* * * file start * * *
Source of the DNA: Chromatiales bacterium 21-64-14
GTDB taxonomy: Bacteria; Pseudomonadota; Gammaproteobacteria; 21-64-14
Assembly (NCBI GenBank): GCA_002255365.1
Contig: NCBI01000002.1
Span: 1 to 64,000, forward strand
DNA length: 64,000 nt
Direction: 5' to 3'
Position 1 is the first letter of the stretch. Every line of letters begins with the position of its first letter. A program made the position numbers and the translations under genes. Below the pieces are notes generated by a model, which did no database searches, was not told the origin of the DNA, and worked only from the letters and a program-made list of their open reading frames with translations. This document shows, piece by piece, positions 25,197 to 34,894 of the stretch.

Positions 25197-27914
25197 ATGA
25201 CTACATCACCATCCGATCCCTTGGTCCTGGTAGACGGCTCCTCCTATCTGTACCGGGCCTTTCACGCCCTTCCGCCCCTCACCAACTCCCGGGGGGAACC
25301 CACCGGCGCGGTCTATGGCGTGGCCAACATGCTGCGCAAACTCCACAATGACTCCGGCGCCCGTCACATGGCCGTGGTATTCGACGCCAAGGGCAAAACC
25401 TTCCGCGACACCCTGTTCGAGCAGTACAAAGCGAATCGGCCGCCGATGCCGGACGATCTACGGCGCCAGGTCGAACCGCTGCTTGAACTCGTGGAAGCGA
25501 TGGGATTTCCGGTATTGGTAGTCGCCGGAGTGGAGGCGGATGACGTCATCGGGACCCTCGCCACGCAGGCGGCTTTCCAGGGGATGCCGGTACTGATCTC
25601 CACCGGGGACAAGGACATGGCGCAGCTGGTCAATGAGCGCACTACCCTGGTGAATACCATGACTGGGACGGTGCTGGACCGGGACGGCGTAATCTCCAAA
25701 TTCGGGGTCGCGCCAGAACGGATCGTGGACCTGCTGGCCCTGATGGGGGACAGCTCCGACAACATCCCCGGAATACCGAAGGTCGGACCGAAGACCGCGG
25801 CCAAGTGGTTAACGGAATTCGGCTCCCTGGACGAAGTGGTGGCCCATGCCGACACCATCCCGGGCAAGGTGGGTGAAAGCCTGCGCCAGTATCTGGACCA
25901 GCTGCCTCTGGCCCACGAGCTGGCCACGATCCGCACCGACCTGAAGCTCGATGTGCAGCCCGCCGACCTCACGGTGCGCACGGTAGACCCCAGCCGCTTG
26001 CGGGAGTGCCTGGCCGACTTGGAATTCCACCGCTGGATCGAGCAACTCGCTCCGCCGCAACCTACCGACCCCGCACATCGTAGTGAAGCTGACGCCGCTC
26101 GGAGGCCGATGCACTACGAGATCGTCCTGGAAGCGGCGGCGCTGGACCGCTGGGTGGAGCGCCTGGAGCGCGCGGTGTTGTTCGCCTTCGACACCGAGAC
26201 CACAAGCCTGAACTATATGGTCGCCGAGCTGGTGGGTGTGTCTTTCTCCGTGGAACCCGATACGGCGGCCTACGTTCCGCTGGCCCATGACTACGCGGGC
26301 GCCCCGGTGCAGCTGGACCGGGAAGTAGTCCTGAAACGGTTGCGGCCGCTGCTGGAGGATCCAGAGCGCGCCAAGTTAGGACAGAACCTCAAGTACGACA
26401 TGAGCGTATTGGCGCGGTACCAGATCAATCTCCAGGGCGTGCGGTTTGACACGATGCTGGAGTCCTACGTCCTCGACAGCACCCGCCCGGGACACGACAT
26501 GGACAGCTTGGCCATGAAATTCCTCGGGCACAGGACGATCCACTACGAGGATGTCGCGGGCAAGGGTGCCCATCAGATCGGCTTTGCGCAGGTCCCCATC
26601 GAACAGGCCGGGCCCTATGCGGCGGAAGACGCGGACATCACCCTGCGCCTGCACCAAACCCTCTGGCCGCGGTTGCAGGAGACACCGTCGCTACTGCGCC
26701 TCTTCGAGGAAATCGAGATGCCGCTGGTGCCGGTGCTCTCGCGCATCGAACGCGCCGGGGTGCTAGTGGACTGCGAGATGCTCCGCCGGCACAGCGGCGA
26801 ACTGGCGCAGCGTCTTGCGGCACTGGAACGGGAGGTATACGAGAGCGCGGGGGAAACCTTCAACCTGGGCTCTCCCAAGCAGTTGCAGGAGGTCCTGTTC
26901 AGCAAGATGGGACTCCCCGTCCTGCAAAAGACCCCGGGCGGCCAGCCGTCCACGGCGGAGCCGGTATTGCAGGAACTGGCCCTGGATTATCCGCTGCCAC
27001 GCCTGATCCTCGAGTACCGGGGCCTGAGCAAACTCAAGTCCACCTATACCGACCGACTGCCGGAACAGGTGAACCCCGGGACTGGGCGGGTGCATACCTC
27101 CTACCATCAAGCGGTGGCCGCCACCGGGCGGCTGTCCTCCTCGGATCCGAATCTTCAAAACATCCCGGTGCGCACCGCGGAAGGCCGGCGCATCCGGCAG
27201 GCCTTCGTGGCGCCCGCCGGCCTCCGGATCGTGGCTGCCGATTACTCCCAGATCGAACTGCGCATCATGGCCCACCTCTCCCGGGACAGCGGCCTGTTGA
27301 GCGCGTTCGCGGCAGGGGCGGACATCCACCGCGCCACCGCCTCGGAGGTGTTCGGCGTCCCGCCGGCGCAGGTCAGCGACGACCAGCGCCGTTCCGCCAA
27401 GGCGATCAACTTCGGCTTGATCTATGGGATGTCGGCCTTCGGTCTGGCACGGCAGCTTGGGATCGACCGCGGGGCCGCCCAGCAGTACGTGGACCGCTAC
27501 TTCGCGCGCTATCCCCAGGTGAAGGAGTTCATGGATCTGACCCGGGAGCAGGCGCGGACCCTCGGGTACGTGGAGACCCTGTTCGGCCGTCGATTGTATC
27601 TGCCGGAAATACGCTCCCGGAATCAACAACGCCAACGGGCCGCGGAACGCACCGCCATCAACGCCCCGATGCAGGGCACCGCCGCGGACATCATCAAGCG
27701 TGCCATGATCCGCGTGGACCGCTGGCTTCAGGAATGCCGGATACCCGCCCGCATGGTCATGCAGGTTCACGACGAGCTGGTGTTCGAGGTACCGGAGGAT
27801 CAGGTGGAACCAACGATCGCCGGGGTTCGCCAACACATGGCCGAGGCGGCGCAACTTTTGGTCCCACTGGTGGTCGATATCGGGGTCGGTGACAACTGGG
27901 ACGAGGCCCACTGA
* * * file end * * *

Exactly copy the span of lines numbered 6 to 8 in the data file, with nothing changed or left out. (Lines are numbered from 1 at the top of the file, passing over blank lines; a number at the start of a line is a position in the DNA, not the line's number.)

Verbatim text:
DNA length: 64,000 nt
Direction: 5' to 3'
Position 1 is the first letter of the stretch. Every line of letters begins with the position of its first letter. A program made the position numbers and the translations under genes. Below the pieces are notes generated by a model, which did no database searches, was not told the origin of the DNA, and worked only from the letters and a program-made list of their open reading frames with translations. This document shows, piece by piece, positions 25,197 to 34,894 of the stretch.